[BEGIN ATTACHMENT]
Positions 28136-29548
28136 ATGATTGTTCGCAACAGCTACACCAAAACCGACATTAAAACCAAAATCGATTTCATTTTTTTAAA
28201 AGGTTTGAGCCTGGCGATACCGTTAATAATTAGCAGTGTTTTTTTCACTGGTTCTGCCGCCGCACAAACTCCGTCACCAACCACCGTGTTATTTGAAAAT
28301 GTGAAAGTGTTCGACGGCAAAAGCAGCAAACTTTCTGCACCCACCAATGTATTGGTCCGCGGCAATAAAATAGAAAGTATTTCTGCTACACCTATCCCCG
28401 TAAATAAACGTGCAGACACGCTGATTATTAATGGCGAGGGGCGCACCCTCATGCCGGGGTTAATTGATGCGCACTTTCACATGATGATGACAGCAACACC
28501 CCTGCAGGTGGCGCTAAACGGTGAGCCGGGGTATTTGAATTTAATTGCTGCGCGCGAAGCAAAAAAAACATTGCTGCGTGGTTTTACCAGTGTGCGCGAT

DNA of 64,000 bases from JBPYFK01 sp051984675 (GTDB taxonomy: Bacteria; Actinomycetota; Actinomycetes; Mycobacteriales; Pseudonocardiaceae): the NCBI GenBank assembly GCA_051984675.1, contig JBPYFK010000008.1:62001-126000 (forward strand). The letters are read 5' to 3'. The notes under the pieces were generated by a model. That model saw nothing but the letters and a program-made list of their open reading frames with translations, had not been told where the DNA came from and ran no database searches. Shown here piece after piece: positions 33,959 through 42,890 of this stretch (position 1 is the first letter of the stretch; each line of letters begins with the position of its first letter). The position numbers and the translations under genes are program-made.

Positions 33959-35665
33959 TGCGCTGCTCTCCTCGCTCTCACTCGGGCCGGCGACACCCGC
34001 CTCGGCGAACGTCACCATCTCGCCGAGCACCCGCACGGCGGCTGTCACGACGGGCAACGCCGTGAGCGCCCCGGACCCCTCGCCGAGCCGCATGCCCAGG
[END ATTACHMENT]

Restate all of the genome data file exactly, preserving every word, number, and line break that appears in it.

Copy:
Positions 28136-29548
28136 ATGATTGTTCGCAACAGCTACACCAAAACCGACATTAAAACCAAAATCGATTTCATTTTTTTAAA
28201 AGGTTTGAGCCTGGCGATACCGTTAATAATTAGCAGTGTTTTTTTCACTGGTTCTGCCGCCGCACAAACTCCGTCACCAACCACCGTGTTATTTGAAAAT
28301 GTGAAAGTGTTCGACGGCAAAAGCAGCAAACTTTCTGCACCCACCAATGTATTGGTCCGCGGCAATAAAATAGAAAGTATTTCTGCTACACCTATCCCCG
28401 TAAATAAACGTGCAGACACGCTGATTATTAATGGCGAGGGGCGCACCCTCATGCCGGGGTTAATTGATGCGCACTTTCACATGATGATGACAGCAACACC
28501 CCTGCAGGTGGCGCTAAACGGTGAGCCGGGGTATTTGAATTTAATTGCTGCGCGCGAAGCAAAAAAAACATTGCTGCGTGGTTTTACCAGTGTGCGCGAT

DNA of 64,000 bases from JBPYFK01 sp051984675 (GTDB taxonomy: Bacteria; Actinomycetota; Actinomycetes; Mycobacteriales; Pseudonocardiaceae): the NCBI GenBank assembly GCA_051984675.1, contig JBPYFK010000008.1:62001-126000 (forward strand). The letters are read 5' to 3'. The notes under the pieces were generated by a model. That model saw nothing but the letters and a program-made list of their open reading frames with translations, had not been told where the DNA came from and ran no database searches. Shown here piece after piece: positions 33,959 through 42,890 of this stretch (position 1 is the first letter of the stretch; each line of letters begins with the position of its first letter). The position numbers and the translations under genes are program-made.

Positions 33959-35665
33959 TGCGCTGCTCTCCTCGCTCTCACTCGGGCCGGCGACACCCGC
34001 CTCGGCGAACGTCACCATCTCGCCGAGCACCCGCACGGCGGCTGTCACGACGGGCAACGCCGTGAGCGCCCCGGACCCCTCGCCGAGCCGCATGCCCAGG